Every time I walk through airports, I notice they make many visual offerings available to travelers both sublime and ridiculous, perhaps to take the edge off the anxiety that flying from here to there and back again can bring. Flotsam and jetsam adorning walls or in plexiglass cases, displaying the local board of tourisms version of a Ripley’s Believe It or Not Museum.
On one trip, I had some time to kill before braving the security line at DIA and toured some of the large wall mounted exhibits around the main terminal building. One of my favorites is a colorful map of the United States, with a picture or two in each state of some little known tourist trap or oddity.
Naturally I looked at Colorado first because I live there, then I looked at Tennessee attractions because my wife is from there, and finally I looked at South Carolina because that is the land of my birth. What I saw posted in SC wiped out any memory of what I found in Colorado, Tennessee, or any other fifty states for that matter. Apparently there is an Atomic Bomb Crater in South Carolina. Let me say that again, apparently there is an Atomic Bomb Crater in South Carolina!
I was shocked, stunned. I was aware of many facets of my home state, but never knew somebody had attempted to nuke her. Fortunately, I was armed with my smart phone and therefore the all-knowing, all-powerful internet to dispel this hoax. For surely it was a hoax perpetrated by some drunken local with too much time and a shovel on his hands. I Googled it, then I tapped on the Wikipedia entry for it, and then my jaw dropped. Here is what I found.
During the Cold War (oh to again have an enemy that we only made pouty faces at), bombers were launched from an Air Force base in Savannah on March 11, 1958, to take part in European exercises and to be on the alert in case war broke out with the Soviet Union. As one of the bombers flew over South Carolina, the captain noticed an error light on one of the bombs showing it was not properly secure. He dispatched the navigator to the bomb bay to investigate. Apparently the locking pin had not been properly latched, and as the navigator reached around the bomb to reset the pin, he inadvertently pulled the emergency release pin. When the bomb hit the deck the bomb bay doors opened and now comes good news, bad news time. Good news, the navigator was not sucked from the aircraft. Bad news, the bomb obeying the quite insistent dictates of gravity plummeted 15,000 feet down to Mars Bluff, South Carolina not too far from Florence. Good news, the fissable material was stored elsewhere on the plane. Bad news, the bomb still contained high explosives. Good news, the bomb landed on an empty playhouse in the woods and exploded leaving a seventy-five-foot crater. Bad news, three little girls, their father and brother were injured (not killed thank goodness!) by the blast. The incident made international headlines, and the family made $54,000 for pain and suffering incurred by friendly fire.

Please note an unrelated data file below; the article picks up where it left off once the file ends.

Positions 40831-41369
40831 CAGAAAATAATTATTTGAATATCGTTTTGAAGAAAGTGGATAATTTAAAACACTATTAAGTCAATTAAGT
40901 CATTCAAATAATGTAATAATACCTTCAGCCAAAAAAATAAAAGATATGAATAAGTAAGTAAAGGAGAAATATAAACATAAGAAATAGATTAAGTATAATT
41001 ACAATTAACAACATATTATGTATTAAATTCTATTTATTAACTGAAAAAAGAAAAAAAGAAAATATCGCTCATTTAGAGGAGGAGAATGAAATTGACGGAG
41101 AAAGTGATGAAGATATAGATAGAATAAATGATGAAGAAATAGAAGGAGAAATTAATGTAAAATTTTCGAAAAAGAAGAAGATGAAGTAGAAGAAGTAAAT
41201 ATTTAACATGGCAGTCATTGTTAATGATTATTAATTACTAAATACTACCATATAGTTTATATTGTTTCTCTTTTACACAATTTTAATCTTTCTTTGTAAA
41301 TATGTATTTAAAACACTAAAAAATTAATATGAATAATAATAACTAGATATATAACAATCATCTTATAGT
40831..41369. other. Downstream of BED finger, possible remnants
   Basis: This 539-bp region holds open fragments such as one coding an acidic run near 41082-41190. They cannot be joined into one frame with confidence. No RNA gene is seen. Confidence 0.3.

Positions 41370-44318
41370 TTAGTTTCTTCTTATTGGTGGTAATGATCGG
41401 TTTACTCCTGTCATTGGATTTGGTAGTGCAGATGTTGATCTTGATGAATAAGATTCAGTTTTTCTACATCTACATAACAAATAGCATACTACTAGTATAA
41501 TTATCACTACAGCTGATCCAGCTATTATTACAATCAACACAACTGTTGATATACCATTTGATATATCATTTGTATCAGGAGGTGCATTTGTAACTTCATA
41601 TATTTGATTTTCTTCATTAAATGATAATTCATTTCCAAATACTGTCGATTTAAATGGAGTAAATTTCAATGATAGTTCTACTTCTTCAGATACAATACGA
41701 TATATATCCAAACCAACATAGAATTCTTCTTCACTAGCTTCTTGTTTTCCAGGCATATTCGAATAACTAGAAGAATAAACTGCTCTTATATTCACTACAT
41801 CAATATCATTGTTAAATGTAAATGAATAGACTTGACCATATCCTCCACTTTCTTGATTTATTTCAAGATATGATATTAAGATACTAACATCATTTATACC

Having found this out, I discover that I am unable to set the incident aside as easily as the Gregg family and the world did. Now, I love Georgia as much as anyone. As a youth, I was taken on many pilgrimages to Atlanta to visit family. When I was older, I would drive there on my own for family and Braves baseball games. When I was fit, I would go to Georgia to run in road races in places like Atlanta, Augusta, and Tacoa. I still have two uncles, an aunt, and numerous cousins of various types in Georgia that I keep up with through the wonder that is Facebook. That being said, I believe that back in 1958 a line in the sand was crossed when Georgia dropped an Atomic weapon on her neighboring state.
The US will not tolerate a missile test in North Korea, and it spends untold amounts of money trying to curtail Iran’s weapons program in the hot and sandy Middle East. The US goes about the world trying to stop proliferation of the nuclear variety where ever it may raise its ugly head. It is intolerable that they simply shrug, dip their hands into their pockets, and are content to simply buy off the victims of state-on-state violence and then go their imperious way!
That is why I am calling for a unilateral disarmament of Georgia. More than that, I want the United Nations to send its inspectors to dismantle Georgia’s nuclear programs and arsenal. I want Hans Blix to be set up as supreme overlord until fare and free elections in Georgia can take place and this heinous act of unwarranted aggression by the Peach State can be finally and completely put behind us.
It is hard for America to justify being the world’s police force when we cannot police ourselves. It is difficult for our government to make a case for curtailing the sales of small arms, when weapons of mass destruction are indifferently handed out to whatever state desires them. And it is impossible to bring about world peace when Georgia has the bomb!